It’s the contents of the micro-SD card that makes the Nextcloud Box distinct from the PiDrive: it contains a copy of Ubuntu Snappy Core and a preinstalled Snap of the Nextcloud NAS software. Administered almost entirely from a web interface, Nextcloud proved to a powerful NAS package with everything from encrypted storage and remote access to centralised calendar and contact facilities – and with additional functionality available through a built-in ‘app store’ feature.

If you’re interested to read the full review Linux User & Developer Issue 172 is on shelves now at supermarkets and newsagents throughout the land, or can be grabbed in digital format from Zinio and similar services.

Linux User & Developer, Issue 141

Linux User & Developer Issue 141In the latest issue of Imagine Publishing’s Linux User & Developer, in addition to my usual four-page spread of the latest news from the world of open source, I review the Synology DS414j network attached storage (NAS) system and the Duo Security two-factor authentication platform.

I actually came across Duo Security when I learned that support for the platform had been added to the LastPass password management service. Signing up for an account and registering my details, I found that the software could be quickly and easily used to protect an SSH server – and with more than one public-facing SSH server, that piqued my interest.

Duo Security is a two-factor authentication system which uses push messaging to a smartphone application, turning your phone into the ‘thing-you-have’ portion of the setup and precluding the need to buy a dedicated security token. There’s fallback to other authentication measures, from offline token generation similar to Google Authenticator through to SMS and even voice call functionality. Better still, an account is free for ‘enterprises’ of fewer than ten users.

The Synology DS414j, meanwhile, is the latest NAS device to appear from the company and one designed as an upgrade from its popular dual-bay boxes. Featuring four 3.5″ SATA drive bays, the DS414j comes with Synology’s excellent DiskStation Manager (DSM) Linux distribution, but there’s little doubting corners have been cut: the drive bays are not hot-swappable for a start, which means downtime if you need to swap out a failed drive.

My conclusions on both products, plus my take on the most interesting open-source stories of the month, can be yours with a simple trip to your local newsagent or supermarket, or digitally via digital distribution services like Zinio.

Linux User & Developer, Issue 128

Linux User & Developer Issue 128This month’s Linux User & Developer includes two reviews of mine, plus my new regular news spread: four pages of Linux and open source news covering the spread from hardware and software to business and politics.

First, the news spread. Following the departure of the magazine’s regular news contributor, I was asked to take over the four-page spread on an ongoing basis. I’d previous written for the news section to cover absence, but from now on it’s going to be all me. The exception will be when larger features eat up the page count: because there’s a limit to how many pages an individual freelancer can have in the magazine – blame the beancounters – there will be times when I only do two of the four pages.

Both reviews this month are centred around ARM-based devices, but with very different target audiences: the BeagleBone Black and the Synology DS213J, a single-board computer aimed at developers and a dual-bay network attached storage (NAS) device designed to be as easy to use as possible.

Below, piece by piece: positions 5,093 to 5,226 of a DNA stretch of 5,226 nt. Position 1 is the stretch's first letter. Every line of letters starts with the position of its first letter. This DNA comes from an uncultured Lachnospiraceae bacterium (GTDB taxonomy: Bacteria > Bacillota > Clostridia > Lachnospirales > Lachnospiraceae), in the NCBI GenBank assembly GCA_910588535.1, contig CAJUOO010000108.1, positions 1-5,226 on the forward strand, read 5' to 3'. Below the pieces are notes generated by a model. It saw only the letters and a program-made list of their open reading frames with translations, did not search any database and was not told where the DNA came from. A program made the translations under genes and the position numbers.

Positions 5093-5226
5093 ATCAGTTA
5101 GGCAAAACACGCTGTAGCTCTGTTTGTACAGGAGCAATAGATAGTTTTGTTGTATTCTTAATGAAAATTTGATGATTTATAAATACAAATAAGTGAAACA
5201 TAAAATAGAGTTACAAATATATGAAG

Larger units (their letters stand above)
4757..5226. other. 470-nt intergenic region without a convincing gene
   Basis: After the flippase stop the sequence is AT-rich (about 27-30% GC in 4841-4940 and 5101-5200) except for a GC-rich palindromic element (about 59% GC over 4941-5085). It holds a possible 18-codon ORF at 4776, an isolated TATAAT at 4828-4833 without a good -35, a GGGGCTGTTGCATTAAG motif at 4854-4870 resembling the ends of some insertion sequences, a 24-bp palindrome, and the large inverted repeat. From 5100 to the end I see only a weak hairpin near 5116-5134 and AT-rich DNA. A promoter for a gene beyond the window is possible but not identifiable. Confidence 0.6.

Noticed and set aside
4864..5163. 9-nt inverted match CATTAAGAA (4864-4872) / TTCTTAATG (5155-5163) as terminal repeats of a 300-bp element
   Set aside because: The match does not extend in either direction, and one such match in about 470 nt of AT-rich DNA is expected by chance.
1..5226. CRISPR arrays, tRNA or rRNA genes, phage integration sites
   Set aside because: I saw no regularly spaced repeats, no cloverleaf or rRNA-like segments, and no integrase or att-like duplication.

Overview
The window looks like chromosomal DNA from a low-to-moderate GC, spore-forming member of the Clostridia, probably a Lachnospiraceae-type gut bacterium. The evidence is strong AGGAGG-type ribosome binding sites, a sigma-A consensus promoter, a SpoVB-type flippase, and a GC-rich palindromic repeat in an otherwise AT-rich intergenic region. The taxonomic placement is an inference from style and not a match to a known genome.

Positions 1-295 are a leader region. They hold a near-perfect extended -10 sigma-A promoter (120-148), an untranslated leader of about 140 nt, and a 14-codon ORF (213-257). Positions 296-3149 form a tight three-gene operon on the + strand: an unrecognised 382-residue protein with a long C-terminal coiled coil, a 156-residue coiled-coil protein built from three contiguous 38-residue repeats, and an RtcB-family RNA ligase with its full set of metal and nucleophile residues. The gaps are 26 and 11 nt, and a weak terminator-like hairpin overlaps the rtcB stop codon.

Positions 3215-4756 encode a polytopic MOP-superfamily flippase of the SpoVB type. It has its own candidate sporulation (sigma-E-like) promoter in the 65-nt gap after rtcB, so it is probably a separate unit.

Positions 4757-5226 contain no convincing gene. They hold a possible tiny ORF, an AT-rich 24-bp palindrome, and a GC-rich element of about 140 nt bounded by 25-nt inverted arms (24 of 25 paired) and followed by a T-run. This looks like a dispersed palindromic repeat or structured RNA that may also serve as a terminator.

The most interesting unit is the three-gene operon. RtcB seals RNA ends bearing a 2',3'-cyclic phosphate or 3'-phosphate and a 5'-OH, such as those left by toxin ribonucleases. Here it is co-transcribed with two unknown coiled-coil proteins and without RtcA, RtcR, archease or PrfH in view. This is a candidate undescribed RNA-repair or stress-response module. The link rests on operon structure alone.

I’ve been excited to play with the BeagleBone Black since it was announced, as it offers significantly more capability than the Raspberry Pi for not a lot more money – contrasted with the original BeagleBone, which wouldn’t leave you much change from £150 if you wanted accessories and HDMI output. While the software still needs work – a constant refrain in the maker-oriented single-board computer market, I find – it’s certainly an impressive device.

The DS213J, meanwhile, is a minor upgrade to one of Synology’s varied dual-bay NAS devices. Using a new Marvell Armada system-on-chip, it offers improved performance, new hardware floating point extensions, wake-on-LAN support and double the RAM at 512MB. Considering its price puts it well below the equivalent Atom-based system, it was certainly worth giving a test-drive.

How did the two devices do? Well, I’m afraid you’ll have to pick up the magazine to find out. It’s in most good newsagents, or is available digitally via Zinio and other services.

Custom PC, Issue 118

Custom PC Issue 118I hinted last month that there were changes afoot at Custom PC, and this latest issue is the result: my regular two-page interview column has been replaced with Hobby Tech, a new four-page extravaganza celebrating the best of the hacker, maker and retrocomputing communities.

In other words: it’s a column where I get to waffle on about the sort of things I do for fun these days. While getting paid. What’s not to like?

It’s likely to be a couple of issues before the column gets into its full swing – the idea is that it will evolve into a 21st century update of Jerry Pournelle’s old column from BYTE magazine, which has long been one of my favourite pieces of content. I’m no Pournelle, but hopefully I can rustle up something that will keep the readers entertained each month.

So, onto the column itself. This month, the focus – as evidenced by the issue’s cover splash – is on the work I’ve done turning a Raspberry Pi into a low-cost NAS. Taking the form of a tutorial, this part looks at how I used Btrfs, SSH and a pair of external hard drives to create a low-cost, low-power destination for my backups and miscellaneous files. If you’re struggling with “page allocation failure” messages in your Pi’s kernel log, it also includes advice about that.